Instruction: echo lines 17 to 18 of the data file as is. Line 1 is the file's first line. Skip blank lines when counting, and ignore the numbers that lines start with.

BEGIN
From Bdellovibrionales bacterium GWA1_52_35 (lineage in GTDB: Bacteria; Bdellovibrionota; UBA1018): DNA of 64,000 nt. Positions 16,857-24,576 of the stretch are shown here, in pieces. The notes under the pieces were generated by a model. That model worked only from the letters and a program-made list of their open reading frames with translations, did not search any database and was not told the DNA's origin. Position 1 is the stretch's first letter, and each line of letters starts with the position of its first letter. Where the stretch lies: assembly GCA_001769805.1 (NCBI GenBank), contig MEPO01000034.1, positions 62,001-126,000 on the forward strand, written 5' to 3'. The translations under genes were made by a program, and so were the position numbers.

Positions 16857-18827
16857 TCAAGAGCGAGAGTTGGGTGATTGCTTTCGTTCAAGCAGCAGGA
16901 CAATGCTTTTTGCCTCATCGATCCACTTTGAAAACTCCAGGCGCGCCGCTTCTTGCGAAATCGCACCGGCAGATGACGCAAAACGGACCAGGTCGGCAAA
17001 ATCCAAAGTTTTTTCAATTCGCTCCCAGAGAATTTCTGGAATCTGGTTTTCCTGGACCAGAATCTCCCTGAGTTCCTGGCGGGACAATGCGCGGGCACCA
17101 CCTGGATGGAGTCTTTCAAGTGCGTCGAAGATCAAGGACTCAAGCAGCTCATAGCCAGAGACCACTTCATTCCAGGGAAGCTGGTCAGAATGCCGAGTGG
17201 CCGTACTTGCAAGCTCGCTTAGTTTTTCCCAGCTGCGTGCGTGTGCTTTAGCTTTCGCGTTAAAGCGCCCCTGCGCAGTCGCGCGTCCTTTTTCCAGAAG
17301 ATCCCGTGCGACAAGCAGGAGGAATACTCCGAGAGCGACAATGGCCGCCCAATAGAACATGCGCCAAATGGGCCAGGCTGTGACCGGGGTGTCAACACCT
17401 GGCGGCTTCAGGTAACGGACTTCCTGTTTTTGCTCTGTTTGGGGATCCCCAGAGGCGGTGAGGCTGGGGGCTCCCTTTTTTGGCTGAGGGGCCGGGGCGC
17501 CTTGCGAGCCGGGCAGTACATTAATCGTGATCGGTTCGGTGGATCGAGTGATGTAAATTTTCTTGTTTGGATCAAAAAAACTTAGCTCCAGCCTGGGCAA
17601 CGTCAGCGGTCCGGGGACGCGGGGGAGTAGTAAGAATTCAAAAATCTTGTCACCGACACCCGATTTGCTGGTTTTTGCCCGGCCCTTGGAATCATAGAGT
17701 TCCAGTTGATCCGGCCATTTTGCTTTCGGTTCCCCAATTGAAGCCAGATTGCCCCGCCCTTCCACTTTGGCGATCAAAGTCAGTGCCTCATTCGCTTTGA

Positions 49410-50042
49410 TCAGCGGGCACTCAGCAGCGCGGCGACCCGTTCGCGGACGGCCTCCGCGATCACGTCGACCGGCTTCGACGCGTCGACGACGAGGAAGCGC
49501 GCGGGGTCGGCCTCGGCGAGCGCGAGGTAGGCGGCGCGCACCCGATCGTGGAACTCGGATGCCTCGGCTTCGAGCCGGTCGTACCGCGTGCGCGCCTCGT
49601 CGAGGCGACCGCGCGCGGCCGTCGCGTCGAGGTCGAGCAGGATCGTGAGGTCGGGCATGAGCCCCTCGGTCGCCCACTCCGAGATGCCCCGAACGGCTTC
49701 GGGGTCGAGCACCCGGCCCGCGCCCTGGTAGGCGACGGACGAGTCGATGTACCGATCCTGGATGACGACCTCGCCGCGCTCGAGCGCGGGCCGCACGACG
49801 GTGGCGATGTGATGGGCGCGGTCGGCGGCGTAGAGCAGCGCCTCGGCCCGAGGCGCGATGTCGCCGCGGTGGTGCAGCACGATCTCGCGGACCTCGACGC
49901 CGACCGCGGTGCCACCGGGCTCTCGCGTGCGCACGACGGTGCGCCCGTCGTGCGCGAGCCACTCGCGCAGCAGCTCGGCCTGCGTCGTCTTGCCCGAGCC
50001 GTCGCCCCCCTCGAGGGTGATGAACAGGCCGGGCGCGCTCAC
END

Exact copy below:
49701 GGGGTCGAGCACCCGGCCCGCGCCCTGGTAGGCGACGGACGAGTCGATGTACCGATCCTGGATGACGACCTCGCCGCGCTCGAGCGCGGGCCGCACGACG
49801 GTGGCGATGTGATGGGCGCGGTCGGCGGCGTAGAGCAGCGCCTCGGCCCGAGGCGCGATGTCGCCGCGGTGGTGCAGCACGATCTCGCGGACCTCGACGC